After business hours, I met Ray at the Dragon Room Bar in Santa Fe. On this warm late afternoon monsoon rains threatened outside.
“Gawd, I just love your hair. Will you let me do it sometime?” Ray, a man rich with compliments, asked while we found a cozy corner, and ordered the notable margaritas in this near-kitschy Santa Fe icon.
We buddied up because he adored my daughters and made sure that when their high school prom came around, they looked absolutely spectacular. He helped pick their dresses, shoes, and he masterfully sculpted their hair and makeup. There was never a charge for his talent. “I do this because I just love your girls.”
Handsome, with eyes that glowed like embers in a campfire. We stood eye to eye, the two of us no taller than 5’ 5” depending on which shoes we wore. His brown hair was perfectly styled. He was fit from his morning workouts, and his attire always ironed, tucked and flawless.
Ray was fun and easy to know. Regardless, his gayness in rural New Mexico wasn’t always well received. Ray was young and out. If you didn’t like his sexual proclivity, that was your problem. Not his. “I’m like a dragon,” he said. “Full of fire and not ashamed.”
The more I got to know Ray, I learned that he wasn’t always the exquisite appearing man that I briefly knew. “Honey, I was fat as a kid—Bubba fat. Gawd, the other kids were so mean to me, all the girls and guys—-well, they just called me a fat queer. Now mind you, darlin’,” Ray said in his muffled Texas drawl, “I hadn’t the foggiest idea of what a queer was, but I did like looking at the privates of other boys when I could.”
Ray’s face turned ashen when he went into more detail about his life and lies. “You know that I never had sex until I was 24! Can you believe it?”
He pulled his wallet out and opened it to a plastic protected high school graduation photo. His hair, the color of dark wood, brushed to his ears, framed a round face that could not smile.
“That’s me, honey, the fat queer. My only friend was a 1975 Dodge that my mother gave me. But I never went far from home where I watched old movies on the tube. I loved Oreo cookies. Could crunch down a whole bag during the movie.”
I asked Ray his diet secrets. “Sex. Lots of it!” he said laughing. “Hon, when you bare your booty, you better look good so that you get the best lovers in town.”
His eyes turned downward. Tears rolled over both cheeks. “I’m sorry. I guess this old boy just needs an honest hug.”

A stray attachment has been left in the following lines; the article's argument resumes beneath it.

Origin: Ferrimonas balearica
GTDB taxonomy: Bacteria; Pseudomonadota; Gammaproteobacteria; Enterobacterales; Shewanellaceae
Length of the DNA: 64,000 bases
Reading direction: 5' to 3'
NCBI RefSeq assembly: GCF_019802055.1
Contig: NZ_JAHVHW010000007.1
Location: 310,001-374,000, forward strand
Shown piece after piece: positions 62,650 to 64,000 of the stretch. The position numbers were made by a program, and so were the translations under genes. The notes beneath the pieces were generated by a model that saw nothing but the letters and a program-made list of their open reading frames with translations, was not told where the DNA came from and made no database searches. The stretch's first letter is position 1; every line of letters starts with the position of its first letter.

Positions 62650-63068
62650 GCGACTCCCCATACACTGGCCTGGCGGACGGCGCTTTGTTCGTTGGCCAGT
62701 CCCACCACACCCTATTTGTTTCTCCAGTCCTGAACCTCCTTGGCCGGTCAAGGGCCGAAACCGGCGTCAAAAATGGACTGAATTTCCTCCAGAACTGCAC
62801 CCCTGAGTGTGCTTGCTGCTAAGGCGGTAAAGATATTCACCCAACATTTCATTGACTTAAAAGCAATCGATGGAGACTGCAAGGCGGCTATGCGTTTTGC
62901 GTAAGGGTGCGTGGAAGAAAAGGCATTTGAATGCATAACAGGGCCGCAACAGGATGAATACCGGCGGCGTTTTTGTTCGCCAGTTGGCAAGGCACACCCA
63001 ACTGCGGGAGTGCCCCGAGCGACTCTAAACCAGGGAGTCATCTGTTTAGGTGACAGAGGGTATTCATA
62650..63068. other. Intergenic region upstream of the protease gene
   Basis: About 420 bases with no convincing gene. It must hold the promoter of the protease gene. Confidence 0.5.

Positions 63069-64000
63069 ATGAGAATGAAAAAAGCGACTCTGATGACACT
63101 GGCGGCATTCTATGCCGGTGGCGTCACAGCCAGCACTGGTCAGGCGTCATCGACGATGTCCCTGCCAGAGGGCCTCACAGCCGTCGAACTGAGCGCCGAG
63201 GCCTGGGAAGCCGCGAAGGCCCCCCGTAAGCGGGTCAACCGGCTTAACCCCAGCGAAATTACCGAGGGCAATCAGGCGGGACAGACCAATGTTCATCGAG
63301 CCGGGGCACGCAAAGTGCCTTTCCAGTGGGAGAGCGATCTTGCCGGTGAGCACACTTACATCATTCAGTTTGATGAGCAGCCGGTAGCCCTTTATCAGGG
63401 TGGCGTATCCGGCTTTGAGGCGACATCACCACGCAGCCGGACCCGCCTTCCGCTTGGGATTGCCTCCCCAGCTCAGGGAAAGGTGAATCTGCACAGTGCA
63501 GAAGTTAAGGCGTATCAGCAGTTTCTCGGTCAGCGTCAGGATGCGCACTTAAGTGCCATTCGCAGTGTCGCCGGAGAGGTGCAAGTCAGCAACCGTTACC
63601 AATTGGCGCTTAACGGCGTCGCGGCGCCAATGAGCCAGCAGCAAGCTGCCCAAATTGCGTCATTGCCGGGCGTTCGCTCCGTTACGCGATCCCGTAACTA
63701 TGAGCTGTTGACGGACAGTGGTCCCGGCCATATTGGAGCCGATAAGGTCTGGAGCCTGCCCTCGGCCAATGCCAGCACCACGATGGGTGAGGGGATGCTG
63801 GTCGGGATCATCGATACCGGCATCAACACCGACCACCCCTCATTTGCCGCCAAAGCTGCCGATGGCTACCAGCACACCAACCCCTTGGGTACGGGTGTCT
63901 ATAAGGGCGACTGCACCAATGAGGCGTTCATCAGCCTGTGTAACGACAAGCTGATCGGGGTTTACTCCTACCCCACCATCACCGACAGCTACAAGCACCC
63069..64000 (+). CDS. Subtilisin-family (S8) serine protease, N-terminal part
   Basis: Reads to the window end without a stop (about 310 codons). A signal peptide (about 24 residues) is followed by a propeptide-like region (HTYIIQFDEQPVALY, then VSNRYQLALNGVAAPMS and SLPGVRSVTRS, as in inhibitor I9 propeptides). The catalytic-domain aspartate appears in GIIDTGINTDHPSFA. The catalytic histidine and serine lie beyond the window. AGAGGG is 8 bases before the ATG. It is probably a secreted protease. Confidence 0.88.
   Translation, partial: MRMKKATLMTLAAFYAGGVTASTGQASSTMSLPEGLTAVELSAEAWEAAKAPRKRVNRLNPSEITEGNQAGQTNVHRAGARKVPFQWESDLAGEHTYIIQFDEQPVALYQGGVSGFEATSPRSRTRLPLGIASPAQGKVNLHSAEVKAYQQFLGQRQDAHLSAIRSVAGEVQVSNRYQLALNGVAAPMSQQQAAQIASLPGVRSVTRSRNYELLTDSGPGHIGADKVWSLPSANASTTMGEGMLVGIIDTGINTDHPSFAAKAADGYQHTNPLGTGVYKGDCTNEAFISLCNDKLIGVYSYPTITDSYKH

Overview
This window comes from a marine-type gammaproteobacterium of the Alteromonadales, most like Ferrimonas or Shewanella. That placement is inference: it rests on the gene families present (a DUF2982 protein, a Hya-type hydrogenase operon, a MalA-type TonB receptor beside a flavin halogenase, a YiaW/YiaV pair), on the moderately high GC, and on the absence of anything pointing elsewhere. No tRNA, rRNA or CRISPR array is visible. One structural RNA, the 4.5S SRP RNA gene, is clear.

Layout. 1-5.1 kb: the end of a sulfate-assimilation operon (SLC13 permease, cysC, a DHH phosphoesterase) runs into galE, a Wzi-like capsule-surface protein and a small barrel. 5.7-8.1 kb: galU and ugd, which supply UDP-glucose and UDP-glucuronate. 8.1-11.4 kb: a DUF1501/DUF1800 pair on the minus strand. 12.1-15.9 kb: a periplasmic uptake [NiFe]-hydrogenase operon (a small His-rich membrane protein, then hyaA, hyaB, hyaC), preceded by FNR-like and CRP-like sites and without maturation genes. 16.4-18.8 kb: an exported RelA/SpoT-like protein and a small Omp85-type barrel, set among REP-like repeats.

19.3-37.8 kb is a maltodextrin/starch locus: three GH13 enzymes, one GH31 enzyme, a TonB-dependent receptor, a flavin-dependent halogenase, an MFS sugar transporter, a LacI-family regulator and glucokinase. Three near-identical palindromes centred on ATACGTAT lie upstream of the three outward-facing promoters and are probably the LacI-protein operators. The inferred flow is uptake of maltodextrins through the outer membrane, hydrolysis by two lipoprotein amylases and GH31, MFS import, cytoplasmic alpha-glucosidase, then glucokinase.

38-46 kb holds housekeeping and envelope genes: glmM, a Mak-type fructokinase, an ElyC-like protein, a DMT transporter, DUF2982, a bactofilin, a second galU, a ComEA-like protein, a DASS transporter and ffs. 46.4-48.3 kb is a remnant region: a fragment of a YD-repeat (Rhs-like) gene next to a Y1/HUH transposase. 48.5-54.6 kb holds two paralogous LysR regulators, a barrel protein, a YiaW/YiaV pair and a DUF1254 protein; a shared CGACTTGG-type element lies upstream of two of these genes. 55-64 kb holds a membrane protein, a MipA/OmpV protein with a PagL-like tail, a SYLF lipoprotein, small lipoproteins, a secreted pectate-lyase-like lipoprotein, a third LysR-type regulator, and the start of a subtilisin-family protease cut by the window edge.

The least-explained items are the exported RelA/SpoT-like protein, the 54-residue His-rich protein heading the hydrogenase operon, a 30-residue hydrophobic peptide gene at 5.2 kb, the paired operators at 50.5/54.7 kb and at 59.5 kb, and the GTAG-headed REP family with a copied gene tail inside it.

I reached for his hands and gave them the mother’s touch that said I care. “Ray, you are hardly old. You’re not even 30 yet.”
“I know, but I feel so old. Look here,” he said as he rolled up the long black shirt sleeve from his wrist to his elbow. “See this sore? It means I’m going to die. I’m fucking going to die, Charmaine. I don’t want to die. I swear to gawd, I never wanted this disease. I just wanted someone to love me, someone to care for me, someone to be here for me. I would have made him very happy.”
Six months later, Ray’s skin turned a shade of yellow as his liver failed. He stayed home, alone mostly. With the support of a walker, Ray stopped by my shop to say hello. He wasn’t the same young man. His clothes hung on his skeletal body. His eyes lost their fiery glow. His voice weak and shaky.
“Hey there, girl. Thought I’d come by and say hi,” Ray said.
He was so frail that I feared hugging him. He could break.
“It’s OK,” he said reading my fear. “I won’t break.” He pushed his walker aside and we embraced. Instinctively, we knew this was to be our last visit.
Ray’s mother took his ashes back with her to Texas.
No one ever said AIDS killed this dear man. They just said he died of cancer.
Ray’s impact on me was my realization that he and I wanted the same things in life. Neither one of us sought stardom, just to find acceptance and love beneath the stars.
I haven’t been to the Dragon Room Bar since that day in 1994. I read that since the original owner, Rosalie Murphy died in 2000, that it’s just not the same place and the once notable margaritas are now mediocre.